In its core, the Filipino spirit is ruled by the capacity to support and be there for others, the way the Catholic God is there for His Filipino constituents. The Filipino culture is all about openness and inclusion which many of the Filipino youth continue to embody every day. When it comes to celebrating differences, the Pinoy pride is right on top. As ironic as it sounds, the Philippines is the only Catholic country in Asia with 86% of its locals predominantly practicing the religion of Roman Catholicism, and 61% oppose gay marriage or same-sex unions, according to Vice. The strict and rather callous stereotypes of the Filipino church sometimes get in the way of the nation’s progressiveness in terms of equal rights and more liberal views on topical issues plaguing the country.
The LGBTQ community in the Philippines has been the center of the local media in recent news. Local Congress has even conducted a recent poll on same-sex unions in the country with divided results at hand. Legal rights to marry and receive equal rights from the state continue to hang in the balance for the Filipino LGBTQ community. However, with the record-breaking turn-out of 70,000 people last June 29th, the annual LGBTQ Pride Parade at the Marikina Sports Center was more than just a successful event, but a symbolic movement of tolerance and acceptance of the community.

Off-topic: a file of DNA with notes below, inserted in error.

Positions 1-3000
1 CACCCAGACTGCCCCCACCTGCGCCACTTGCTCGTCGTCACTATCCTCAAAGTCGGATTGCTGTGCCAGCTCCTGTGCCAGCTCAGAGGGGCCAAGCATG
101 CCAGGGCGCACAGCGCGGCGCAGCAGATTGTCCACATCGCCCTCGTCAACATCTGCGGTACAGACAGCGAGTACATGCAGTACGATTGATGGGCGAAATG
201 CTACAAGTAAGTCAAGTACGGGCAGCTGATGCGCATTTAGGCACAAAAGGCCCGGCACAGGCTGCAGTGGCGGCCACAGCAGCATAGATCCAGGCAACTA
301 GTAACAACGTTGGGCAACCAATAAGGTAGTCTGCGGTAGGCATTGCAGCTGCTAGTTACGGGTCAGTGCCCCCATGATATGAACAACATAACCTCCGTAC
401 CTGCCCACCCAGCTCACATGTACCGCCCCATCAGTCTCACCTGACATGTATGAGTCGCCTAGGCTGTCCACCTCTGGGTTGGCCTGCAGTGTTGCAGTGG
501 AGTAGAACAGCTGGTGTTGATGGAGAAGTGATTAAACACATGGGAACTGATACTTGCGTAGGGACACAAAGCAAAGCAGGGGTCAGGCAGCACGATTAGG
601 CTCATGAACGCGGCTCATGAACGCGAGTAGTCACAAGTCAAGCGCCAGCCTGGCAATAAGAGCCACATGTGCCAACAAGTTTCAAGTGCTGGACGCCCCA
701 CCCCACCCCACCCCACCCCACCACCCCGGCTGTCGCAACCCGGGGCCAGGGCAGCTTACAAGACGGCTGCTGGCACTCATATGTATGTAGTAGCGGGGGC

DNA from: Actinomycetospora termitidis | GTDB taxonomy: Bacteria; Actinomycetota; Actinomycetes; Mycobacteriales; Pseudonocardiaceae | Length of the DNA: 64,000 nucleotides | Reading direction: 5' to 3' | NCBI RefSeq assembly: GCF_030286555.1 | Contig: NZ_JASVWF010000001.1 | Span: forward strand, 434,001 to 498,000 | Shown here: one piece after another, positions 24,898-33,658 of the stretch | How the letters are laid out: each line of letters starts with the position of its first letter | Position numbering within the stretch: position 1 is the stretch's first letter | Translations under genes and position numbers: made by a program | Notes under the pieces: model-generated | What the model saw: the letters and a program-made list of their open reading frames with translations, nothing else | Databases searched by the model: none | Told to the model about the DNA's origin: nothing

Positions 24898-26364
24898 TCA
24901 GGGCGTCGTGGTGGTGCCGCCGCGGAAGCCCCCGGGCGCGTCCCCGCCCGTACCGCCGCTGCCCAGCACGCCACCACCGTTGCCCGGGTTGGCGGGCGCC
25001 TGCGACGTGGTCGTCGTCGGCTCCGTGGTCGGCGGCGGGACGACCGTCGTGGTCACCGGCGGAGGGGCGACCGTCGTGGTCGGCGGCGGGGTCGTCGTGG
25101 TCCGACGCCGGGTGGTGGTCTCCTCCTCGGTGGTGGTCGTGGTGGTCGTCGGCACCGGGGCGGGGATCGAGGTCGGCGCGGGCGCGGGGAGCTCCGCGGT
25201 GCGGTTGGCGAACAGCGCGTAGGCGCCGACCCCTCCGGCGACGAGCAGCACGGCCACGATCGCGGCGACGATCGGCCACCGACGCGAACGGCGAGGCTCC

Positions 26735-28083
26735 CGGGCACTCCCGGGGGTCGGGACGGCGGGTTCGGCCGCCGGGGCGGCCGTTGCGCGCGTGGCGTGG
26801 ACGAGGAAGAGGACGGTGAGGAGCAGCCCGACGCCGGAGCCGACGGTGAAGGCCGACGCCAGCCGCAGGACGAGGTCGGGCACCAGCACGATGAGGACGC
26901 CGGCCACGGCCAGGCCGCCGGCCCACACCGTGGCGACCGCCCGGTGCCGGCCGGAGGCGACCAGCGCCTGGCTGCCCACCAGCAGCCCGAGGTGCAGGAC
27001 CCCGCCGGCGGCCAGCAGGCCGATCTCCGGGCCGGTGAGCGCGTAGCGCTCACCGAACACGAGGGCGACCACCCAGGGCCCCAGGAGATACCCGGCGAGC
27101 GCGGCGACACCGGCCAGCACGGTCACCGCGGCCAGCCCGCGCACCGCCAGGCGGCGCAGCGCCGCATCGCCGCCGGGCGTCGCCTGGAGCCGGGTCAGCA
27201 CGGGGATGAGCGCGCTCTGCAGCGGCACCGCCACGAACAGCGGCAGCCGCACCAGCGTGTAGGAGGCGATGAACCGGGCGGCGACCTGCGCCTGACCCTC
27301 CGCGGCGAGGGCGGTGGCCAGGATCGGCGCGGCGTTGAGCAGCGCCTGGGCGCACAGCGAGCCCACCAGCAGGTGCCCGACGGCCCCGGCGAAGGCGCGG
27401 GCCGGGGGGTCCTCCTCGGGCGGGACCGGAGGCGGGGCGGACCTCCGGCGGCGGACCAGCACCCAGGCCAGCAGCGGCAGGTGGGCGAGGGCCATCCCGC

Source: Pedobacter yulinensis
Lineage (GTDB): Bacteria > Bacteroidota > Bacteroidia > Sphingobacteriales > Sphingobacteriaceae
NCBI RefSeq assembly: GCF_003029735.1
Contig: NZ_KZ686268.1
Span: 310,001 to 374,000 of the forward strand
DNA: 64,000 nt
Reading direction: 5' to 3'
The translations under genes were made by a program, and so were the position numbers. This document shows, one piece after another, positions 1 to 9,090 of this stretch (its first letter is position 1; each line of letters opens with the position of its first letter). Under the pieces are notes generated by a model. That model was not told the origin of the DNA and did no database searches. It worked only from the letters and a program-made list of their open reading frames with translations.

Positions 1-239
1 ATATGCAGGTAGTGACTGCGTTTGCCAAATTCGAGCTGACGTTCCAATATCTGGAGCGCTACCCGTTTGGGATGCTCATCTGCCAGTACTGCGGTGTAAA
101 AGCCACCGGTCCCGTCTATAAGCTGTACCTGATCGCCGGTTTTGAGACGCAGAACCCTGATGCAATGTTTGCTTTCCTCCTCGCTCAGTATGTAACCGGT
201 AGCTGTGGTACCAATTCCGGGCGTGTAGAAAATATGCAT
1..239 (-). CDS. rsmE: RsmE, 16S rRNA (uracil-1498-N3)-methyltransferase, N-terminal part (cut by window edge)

Resist Together: The Pinoy LGBTQ March For Equality
Metro Manila also broke records in last year’s Pride Parade for hosting 25,000 attendees joining the march towards equality and proper LGBTQ rights. According to Rappler, the Filipino LGBTQ community and other attendees of this year’s Pride joined the international community in celebrating and honoring the Stonewall riots of June 1969. The Stonewall riot was one of the most violent demonstrations in LGBTQ history which took place in Manhattan New York during the sixties hurting and killing hundreds in the process.
This year marks a new opportunity for the Filipino masses to step and follow suit with the LGBT Pride theme to “resist together” and march for equal rights for the heterosexual and homosexual Filipinos that make up our greater nation. Standing for tolerance isn’t enough, winning the fight for acceptance is the real goal and can only be done as a nation.